The Hagstrom Report

Agriculture News As It Happens

FTAs head for votes after Senate Finance approves agreements, nominees

The House and the Senate are expected to vote Wednesday on bills to implement the pending free trade agreements with South Korea, Panama and Colombia.

The Senate Finance Committee approved all three agreements Tuesday as well as the nominations of Michael Punke to be a deputy U.S. trade representative; Islam Siddiqui to be chief agricultural negotiator in the Office of the U.S. Trade Representative; Paul Piquado to be an assistant secretary of Commerce, and David Johanson to be a member of the U.S. International Trade Commission.

The House Rules Committee is expected to vote tonight on a single rule on the three trade agreements and trade adjustment assistance (TAA). The proposed rule would not allow any amendments. This procedural mechanism would give the Obama administration the assurance that the Republican-controlled House will vote for TAA as well as the trade agreements.

The House Ways and Means Committee approved the agreements last week.

Leading House supporters and business leaders have scheduled a rally at noon on Wednesday. Scheduled to appear are House Ways and Means Committee Chairman Dave Camp, R-Mich.; Ways and Means Trade Subcommittee Chairman Kevin Brady, R-Texas; House Rules Committee Chairman David Dreier, R-Calif., and House Foreign Affairs Europe and Eurasia Subcommittee ranking member Gregory Meeks, D-N.Y., along with American Farm Bureau Federation President Bob Stallman, Bill Lane of Caterpillar, and Ted Austell of the Boeing Company.

The state visit of South Korean President Lee Myung-bak in Washington this week has spurred action on the agreements, which have been pending for many years. The Korean leaders is scheduled for a meeting with President Barack Obama Thursday and a state dinner that evening.

The Senate Finance Committee approved the South Korea agreement and the nominations unanimously by voice vote, but held a recorded vote on the Colombia and Panama agreements. The vote on sending the Colombia and Panama agreements to the Senate floor was 18 yes to 6 no.

Senators voting against sending those agreements to the floor included Senate Agriculture Committee Chairman Debbie Stabenow, D-Mich. Stabenow told the committee that she favors the Korea agreement because the Obama administration had increased market access for U.S. vehicles, but that she opposes the Colombia and Panama agreements because a labor action plan to force Colombia to deal with labor human rights abuses is not part of the formal agreement and because Panama has a history of allowing businesses to be established to avoid U.S. taxes.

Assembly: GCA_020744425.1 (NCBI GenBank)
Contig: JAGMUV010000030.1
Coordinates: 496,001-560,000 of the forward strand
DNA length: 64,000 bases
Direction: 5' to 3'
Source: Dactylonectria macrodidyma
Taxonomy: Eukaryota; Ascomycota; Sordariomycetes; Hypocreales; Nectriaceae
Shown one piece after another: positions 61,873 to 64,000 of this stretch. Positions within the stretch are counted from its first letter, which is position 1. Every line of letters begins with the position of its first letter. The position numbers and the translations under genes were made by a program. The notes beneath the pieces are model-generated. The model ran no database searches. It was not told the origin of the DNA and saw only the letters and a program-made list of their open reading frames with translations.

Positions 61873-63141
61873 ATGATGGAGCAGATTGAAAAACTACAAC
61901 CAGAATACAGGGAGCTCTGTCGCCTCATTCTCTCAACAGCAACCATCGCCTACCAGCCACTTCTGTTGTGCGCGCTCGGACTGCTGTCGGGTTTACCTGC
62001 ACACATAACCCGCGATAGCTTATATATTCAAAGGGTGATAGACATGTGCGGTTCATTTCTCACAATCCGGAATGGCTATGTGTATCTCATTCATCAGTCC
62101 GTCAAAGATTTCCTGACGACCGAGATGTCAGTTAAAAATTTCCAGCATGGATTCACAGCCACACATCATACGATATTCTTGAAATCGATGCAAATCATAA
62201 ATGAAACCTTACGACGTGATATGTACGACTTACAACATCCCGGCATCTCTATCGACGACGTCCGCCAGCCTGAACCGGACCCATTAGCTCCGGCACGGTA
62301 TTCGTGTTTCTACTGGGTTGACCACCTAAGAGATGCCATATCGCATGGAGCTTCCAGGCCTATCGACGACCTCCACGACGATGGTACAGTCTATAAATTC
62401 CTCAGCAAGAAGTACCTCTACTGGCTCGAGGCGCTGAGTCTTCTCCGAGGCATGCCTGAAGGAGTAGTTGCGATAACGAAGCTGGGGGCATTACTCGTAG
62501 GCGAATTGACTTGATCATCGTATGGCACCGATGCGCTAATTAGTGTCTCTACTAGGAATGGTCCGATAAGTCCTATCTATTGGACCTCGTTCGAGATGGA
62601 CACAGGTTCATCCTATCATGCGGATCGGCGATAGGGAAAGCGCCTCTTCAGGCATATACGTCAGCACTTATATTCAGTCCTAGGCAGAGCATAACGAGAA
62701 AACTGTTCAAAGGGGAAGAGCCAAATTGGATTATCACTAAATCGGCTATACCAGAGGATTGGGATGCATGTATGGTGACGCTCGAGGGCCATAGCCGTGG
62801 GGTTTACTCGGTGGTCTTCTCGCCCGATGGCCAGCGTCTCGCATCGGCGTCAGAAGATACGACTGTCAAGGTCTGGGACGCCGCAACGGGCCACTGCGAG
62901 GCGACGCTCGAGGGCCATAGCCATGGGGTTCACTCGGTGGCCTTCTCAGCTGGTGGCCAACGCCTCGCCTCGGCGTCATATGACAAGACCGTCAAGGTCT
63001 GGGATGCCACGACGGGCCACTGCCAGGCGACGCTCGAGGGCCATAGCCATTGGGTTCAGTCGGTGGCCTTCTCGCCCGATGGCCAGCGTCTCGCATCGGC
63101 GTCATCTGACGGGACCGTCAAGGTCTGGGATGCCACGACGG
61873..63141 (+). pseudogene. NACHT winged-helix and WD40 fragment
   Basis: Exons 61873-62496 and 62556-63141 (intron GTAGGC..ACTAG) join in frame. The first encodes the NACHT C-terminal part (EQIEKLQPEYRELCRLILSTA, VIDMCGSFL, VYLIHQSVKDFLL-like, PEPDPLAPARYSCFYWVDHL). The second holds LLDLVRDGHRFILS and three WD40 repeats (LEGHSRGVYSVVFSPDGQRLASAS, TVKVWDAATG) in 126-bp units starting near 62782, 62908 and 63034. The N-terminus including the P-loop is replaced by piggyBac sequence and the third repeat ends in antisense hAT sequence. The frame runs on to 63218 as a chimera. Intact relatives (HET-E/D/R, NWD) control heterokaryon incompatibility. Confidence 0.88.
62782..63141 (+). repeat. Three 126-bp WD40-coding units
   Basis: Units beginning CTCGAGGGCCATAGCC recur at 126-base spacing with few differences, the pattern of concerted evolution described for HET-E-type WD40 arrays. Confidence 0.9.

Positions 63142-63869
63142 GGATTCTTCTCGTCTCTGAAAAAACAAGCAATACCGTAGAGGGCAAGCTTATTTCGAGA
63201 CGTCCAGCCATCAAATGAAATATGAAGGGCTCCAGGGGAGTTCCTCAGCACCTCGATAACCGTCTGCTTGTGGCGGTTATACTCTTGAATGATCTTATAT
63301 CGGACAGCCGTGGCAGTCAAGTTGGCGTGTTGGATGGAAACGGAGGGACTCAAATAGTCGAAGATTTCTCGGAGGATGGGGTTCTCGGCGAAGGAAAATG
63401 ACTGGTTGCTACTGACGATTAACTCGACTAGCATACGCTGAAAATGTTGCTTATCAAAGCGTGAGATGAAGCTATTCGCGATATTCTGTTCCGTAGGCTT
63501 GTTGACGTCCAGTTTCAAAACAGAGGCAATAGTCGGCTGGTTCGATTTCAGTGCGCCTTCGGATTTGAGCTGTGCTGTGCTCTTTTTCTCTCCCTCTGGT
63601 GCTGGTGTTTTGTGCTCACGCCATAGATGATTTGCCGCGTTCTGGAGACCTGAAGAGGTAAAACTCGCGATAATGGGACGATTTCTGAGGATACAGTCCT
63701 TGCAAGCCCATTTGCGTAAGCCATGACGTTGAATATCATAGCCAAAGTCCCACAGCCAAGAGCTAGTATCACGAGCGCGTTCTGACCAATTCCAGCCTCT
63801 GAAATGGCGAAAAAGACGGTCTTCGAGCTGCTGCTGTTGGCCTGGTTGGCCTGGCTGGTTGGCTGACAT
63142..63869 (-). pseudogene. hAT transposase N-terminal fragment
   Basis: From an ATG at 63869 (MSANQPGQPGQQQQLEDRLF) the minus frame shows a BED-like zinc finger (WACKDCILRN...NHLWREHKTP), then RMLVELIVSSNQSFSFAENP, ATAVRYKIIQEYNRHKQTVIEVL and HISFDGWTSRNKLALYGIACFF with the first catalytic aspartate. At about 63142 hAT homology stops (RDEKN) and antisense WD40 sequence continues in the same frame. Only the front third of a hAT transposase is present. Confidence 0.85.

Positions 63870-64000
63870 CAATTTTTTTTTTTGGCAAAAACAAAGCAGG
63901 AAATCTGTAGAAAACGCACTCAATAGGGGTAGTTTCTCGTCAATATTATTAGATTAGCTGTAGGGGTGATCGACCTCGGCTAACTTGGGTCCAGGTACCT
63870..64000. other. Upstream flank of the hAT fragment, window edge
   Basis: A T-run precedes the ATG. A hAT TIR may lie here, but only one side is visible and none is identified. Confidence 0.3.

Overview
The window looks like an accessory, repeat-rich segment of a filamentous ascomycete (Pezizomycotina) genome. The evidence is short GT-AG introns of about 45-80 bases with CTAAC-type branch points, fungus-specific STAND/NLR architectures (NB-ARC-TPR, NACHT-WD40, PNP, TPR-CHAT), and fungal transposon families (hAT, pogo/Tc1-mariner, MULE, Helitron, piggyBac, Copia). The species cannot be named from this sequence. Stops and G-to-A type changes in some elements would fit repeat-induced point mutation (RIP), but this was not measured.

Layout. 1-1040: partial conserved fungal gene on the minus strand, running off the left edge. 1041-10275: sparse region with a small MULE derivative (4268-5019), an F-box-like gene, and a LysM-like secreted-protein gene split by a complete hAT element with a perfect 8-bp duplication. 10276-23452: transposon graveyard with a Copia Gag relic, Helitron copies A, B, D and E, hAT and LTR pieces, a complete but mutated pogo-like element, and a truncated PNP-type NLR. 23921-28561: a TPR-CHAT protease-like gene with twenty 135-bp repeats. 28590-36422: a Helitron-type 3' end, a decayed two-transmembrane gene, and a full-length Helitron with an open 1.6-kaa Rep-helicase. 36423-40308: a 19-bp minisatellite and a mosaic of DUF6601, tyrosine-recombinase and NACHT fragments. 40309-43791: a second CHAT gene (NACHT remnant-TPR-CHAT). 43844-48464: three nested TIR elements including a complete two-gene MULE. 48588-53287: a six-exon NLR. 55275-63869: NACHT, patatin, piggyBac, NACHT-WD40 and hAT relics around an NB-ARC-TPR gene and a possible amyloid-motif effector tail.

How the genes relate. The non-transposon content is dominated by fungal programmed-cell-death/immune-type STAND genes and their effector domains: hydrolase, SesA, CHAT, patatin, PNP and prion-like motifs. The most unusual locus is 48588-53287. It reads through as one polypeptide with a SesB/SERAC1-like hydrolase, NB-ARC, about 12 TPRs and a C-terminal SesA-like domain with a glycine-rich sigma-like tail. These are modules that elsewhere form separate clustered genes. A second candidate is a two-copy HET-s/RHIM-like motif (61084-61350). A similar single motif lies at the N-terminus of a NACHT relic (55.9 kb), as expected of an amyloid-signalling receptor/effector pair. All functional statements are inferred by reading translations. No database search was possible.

Stabenow also noted that the United States has the smallest trade enforcement office of major countries and that she and Sen. Lindsey Graham, R-S.C., have sponsored legislation to provide more money and personnel to that office.

Senate Foreign Relations Committee Chairman John Kerrey, D-Mass., said he was voting for the Colombia agreement because “an incredible transition is taking place. I'm voting for the future.”

But the session was marked by protesters who shouted “free trade kills jobs” and that labor organizers are dying in Colombia. At the request of Senate Finance Committee Chairman Max Baucus, D-Mont., guards removed several of the protesters from the room.

Baucus noted in a news release that because the full Senate passed a stand-alone extension of trade adjustment authority and the general system of preferences last month, which is pending in the House, neither program was included in the legislative package the Committee considered today.

Baucus also said the trade agreements will increase U.S. exports by $13 billion each year and boost U.S. gross domestic product by more than $15 billion.

“These free trade agreements are about jobs,” Baucus said.

“In these tough economic times, these trade agreements are exactly what our economy needs to spur job creation,” Baucus said. “They will help U.S. workers, farmers, ranchers and businesses gain new customers for their world-class products in lucrative and fast-growing markets. The trade agreements passed today will create tens of thousands of jobs here at home and provide a much-needed boost of billions of dollars to our economy.”